It's Time for National Cool Communities Standards

Cities are hotter because of the way we build them, and they could be cooler if we built them differently.

June 24, 2021, 7:00 AM PDT

By rkaufman

Over the past 30 years, guess what kind of weather disaster has killed more Americans than any other? It’s not hurricanes or tornadoes. It’s not flooding or lightning. It’s heat. And like many other environmental dangers, it disproportionately kills people of color.

As our climate continues to change and heat waves become more frequent, more severe, and longer-lasting, extreme heat events will only become more dangerous. That’s especially true in urban areas, where over 80% of Americans live. The urban heat island effect makes cities warmer than rural areas. The average temperature in a city with over one million people can be as much as 5.4 degrees Fahrenheit warmer than the surrounding countryside. On a calm, clear night, the difference can be as much as 22 degrees.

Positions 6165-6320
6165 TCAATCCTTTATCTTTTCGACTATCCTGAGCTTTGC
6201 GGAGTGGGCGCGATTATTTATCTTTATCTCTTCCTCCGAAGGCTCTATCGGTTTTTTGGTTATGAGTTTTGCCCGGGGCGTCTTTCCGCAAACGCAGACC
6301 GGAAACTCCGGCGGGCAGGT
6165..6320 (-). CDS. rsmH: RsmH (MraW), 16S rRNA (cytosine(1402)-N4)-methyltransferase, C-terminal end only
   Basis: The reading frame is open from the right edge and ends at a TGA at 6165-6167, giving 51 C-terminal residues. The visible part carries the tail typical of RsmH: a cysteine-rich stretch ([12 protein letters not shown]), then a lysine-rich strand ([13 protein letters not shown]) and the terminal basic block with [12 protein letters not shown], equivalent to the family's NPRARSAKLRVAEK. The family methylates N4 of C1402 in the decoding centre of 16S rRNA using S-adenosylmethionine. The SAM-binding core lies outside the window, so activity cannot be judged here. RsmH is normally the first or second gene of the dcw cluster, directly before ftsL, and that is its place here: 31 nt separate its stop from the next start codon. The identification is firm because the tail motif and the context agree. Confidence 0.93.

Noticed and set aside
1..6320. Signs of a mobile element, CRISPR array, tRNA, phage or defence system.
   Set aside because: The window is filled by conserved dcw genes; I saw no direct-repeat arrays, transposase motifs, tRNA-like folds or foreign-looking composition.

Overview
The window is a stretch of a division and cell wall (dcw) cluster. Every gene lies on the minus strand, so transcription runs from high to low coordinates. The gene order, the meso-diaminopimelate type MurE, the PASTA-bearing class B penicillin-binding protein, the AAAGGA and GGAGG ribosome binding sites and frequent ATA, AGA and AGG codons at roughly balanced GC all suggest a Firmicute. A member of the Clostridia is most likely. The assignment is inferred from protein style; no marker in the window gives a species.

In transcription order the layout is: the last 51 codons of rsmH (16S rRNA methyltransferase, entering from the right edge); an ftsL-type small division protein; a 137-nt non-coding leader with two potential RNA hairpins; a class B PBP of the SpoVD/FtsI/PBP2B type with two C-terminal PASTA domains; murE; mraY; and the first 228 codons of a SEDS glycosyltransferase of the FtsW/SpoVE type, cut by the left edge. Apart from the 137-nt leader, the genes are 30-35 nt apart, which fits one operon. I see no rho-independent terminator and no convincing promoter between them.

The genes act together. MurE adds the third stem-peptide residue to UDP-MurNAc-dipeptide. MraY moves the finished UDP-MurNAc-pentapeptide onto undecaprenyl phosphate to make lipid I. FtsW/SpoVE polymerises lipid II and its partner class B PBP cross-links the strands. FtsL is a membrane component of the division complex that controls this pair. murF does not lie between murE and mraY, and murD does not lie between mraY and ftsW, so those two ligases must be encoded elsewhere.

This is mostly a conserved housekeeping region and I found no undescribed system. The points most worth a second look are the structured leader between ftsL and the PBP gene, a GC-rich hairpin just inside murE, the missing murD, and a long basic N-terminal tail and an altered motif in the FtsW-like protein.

We can’t control the weather, and in the longer term, even with major climate action from world leaders, some warming is already baked into our climate system. But there is one aspect of extreme heat we can control. Cities are hotter because of how we build them, and they can be cooler if we build them differently.

It’s time for federal regulations to limit how much buildings, roads, parking lots, and other urban features are allowed to heat up the neighborhood. Just as the EPA regulates runoff pollution through the Clean Water Act and air pollution through the Clean Air Act, the agency should also regulate heat pollution through a "cool communities" act.

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